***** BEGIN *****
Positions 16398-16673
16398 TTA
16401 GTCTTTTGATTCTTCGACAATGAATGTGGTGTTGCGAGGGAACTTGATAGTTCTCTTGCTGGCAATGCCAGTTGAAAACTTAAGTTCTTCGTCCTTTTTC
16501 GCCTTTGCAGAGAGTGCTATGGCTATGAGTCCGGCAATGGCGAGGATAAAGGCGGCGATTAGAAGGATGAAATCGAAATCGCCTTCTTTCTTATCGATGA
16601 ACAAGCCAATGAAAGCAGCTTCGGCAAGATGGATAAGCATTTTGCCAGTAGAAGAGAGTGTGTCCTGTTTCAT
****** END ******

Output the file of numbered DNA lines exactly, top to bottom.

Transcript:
Positions 16398-16673
16398 TTA
16401 GTCTTTTGATTCTTCGACAATGAATGTGGTGTTGCGAGGGAACTTGATAGTTCTCTTGCTGGCAATGCCAGTTGAAAACTTAAGTTCTTCGTCCTTTTTC
16501 GCCTTTGCAGAGAGTGCTATGGCTATGAGTCCGGCAATGGCGAGGATAAAGGCGGCGATTAGAAGGATGAAATCGAAATCGCCTTCTTTCTTATCGATGA
16601 ACAAGCCAATGAAAGCAGCTTCGGCAAGATGGATAAGCATTTTGCCAGTAGAAGAGAGTGTGTCCTGTTTCAT